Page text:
Dr James Williams is a Consultant in Intensive Care and Anaesthesia, and treated Terry Newberry, the subject of BBC Three’s documentary Locked In My Body,for Guillain-Barre syndrome.
Ever had that feeling when you’re falling asleep, or trying to wake up, when just for a moment you can't move, speak or react? Well you’re not alone - it's called sleep paralysis and it’s a condition experienced by about one in 20 people. But imagine if that paralysis continued not for a moment, but for days, weeks or months - meaning you were conscious and fully aware of what was going on, but unable to move any part of your body. In effect, completely trapped.
That's what Terry was going through when I met him, shortly after he developed a condition called Guillain-Barre syndrome (GBS). His illness was so severe that it very closely resembled a more permanent condition, termed ‘locked-in’ syndrome.
GBS is thought to occur in response to a recent infection that confuses the body’s immune system – even if you are otherwise healthy. In lay terms, the immune system mistakes the nerves for the infection, attacking and damaging them as a result. Consequently, sufferers can no longer send nerve signals as normal, and can no longer command their body. The disease takes hold to varying degrees, and Terry’s almost complete paralysis was very much at the most extreme end of the spectrum, which is actually very rare.
There's no magic cure for the condition; disease-modifying therapies can speed up recovery time, but the mainstay of treatment for severe cases is simply supporting the patient’s organs and keeping them alive until they can recover. For Terry, it took over 100 days before he was well enough to leave hospital.
Keeping the channels of communication open
Such severe muscle paralysis not only takes away your movement, but it also leaves you unable to fulfil your basic human need to communicate. Terry is about my age, and I was struck at how quickly his ability to communicate even basic wants and needs had been taken away from him. It is a terrifying place to be.
We were really concerned about the psychological damage that this could cause. We needed to establish a quick and reliable way of communication to help combat this. I wanted to do everything I could to help ease his discomfort. Equally, it's rare that we gain so little insight into a patient’s personality and persona after treating them for so long, and I really wanted to get to know Terry better.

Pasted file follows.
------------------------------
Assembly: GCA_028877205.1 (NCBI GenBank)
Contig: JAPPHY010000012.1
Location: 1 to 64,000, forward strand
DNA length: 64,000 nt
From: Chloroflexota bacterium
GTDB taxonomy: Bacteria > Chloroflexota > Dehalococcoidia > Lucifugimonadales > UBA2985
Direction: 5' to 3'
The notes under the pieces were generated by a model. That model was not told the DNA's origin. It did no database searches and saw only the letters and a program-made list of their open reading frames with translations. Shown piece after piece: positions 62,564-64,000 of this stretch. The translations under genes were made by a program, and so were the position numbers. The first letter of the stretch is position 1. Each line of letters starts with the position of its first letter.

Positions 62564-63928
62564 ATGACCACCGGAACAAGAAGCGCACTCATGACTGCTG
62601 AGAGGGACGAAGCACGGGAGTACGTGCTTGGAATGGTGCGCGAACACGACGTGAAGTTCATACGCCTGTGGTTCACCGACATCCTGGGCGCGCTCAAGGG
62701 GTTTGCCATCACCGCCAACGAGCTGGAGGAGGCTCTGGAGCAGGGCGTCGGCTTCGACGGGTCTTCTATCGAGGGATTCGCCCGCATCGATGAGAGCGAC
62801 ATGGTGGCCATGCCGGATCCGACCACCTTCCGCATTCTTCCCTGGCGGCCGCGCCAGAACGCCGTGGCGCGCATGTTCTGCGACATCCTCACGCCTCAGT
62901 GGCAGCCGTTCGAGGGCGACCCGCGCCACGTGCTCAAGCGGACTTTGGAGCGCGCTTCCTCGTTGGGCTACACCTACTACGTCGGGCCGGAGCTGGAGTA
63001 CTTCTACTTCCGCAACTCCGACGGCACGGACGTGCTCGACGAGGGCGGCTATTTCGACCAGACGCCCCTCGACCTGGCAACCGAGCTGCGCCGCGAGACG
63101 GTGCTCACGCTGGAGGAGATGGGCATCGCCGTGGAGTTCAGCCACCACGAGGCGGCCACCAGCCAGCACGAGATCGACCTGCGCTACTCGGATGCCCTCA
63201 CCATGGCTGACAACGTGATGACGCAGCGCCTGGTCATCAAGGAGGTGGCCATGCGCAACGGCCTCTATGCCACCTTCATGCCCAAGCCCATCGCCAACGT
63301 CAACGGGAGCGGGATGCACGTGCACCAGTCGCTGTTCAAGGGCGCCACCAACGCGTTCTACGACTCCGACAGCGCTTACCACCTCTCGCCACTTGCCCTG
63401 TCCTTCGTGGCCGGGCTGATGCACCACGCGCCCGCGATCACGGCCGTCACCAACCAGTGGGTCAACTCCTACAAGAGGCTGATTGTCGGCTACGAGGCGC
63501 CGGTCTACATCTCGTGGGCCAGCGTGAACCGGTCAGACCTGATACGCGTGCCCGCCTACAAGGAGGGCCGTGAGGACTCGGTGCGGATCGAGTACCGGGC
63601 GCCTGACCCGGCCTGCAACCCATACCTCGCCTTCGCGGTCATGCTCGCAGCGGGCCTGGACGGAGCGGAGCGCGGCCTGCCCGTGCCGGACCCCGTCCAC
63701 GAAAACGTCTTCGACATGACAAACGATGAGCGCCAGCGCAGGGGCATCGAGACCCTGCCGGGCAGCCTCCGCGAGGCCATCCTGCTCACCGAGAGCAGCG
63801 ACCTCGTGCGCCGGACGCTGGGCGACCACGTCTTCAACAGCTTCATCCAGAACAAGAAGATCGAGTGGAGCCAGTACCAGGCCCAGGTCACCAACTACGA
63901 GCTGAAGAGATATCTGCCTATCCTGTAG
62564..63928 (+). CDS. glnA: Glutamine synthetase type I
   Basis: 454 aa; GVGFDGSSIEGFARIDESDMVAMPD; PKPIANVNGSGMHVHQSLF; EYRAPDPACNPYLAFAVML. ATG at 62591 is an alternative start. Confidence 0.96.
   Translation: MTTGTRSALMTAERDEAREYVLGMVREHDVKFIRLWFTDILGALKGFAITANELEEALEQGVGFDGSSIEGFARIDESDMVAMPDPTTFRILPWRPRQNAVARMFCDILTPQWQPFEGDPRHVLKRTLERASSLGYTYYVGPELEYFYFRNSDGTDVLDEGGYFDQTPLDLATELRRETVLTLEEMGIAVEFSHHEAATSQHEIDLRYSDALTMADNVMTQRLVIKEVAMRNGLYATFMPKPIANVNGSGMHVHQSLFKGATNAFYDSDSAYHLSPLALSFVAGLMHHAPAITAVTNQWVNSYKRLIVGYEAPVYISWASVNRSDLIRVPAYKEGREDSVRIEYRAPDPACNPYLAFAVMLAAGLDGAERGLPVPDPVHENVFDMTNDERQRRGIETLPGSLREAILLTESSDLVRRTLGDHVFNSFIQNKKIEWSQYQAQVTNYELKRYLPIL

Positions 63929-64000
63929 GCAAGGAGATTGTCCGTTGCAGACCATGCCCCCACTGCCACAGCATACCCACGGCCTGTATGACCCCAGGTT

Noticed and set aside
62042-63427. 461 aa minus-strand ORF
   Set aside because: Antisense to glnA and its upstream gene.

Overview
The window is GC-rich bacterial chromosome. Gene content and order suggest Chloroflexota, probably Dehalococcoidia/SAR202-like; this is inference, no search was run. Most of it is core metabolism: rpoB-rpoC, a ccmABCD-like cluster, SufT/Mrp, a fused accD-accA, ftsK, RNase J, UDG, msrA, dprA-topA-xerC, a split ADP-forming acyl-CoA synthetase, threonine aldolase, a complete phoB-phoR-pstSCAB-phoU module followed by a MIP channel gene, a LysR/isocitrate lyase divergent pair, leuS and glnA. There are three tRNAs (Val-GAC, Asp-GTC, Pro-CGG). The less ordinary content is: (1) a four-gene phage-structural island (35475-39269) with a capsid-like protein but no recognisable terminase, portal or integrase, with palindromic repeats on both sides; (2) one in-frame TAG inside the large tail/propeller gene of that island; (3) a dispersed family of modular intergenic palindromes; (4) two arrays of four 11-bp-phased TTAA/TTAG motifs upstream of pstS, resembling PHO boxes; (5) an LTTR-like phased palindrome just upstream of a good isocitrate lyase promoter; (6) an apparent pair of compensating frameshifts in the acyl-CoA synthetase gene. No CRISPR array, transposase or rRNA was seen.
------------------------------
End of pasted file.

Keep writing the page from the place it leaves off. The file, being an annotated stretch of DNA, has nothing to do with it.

His GBS meant the only channel of communication currently open to him were via eye movements. The SALT team (speech and language therapists) were already involved, working on reliable ways to communicate, which was done by lifting up his eyelid and asking simple questions. If Terry responded with rightward gaze he meant yes, and leftward gaze meant no. Sounds simple enough, but Terry's eye muscles would fatigue easily, and opening his eyelids would flood his eyes with blinding light – a stark contrast to his usual state of perpetual darkness. Many times he would not respond, simply because he happened to be asleep.
So I started to look towards a more efficient technological solution. After considering more bizarre communication devices, such as testing the pH of his saliva (requiring Terry to use food imagery by thinking of lemons or milk, altering their salivary pH so the questioner could work out what food they were thinking of), we settled on the eye-gaze communication tablet.
This device uses an alphabet grid on the screen, and eye-gaze cameras to follow Terry's gaze (as by now, he was able to spontaneously open his eyes for a period at a time). Simply by looking at the letter or word he wanted, and either pressing a switch or resting his gaze for long enough, Terry could select and spell words and sentences. The tablet would then read them out on his behalf. The was a huge breakthrough, in particular for the staff, who had really struggled up to that point.
So Terry could, to an extent, talk again. With time, his immune system stopped attacking his nerves and his body started to repair the damage. Once his chest muscles got better, we were able to remove the breathing tube, allowing him to speak properly for the first time in months. It was clear that Terry had missed the simplicity of speech, and was relieved not to rely on others and electronic devices to communicate – understandably!
Terry’s body continues to improve and gain strength as he continues intensive rehab outside of hospital.
Treating Terry, I was struck by the opportunities available in using technology to fulfil that fundamental human need to communicate. The bravery and resilience Terry demonstrated was amazing, overcoming his illness with such determination. It was a real lesson that even in silence, there can be great strength.
Watch the documentary in full here.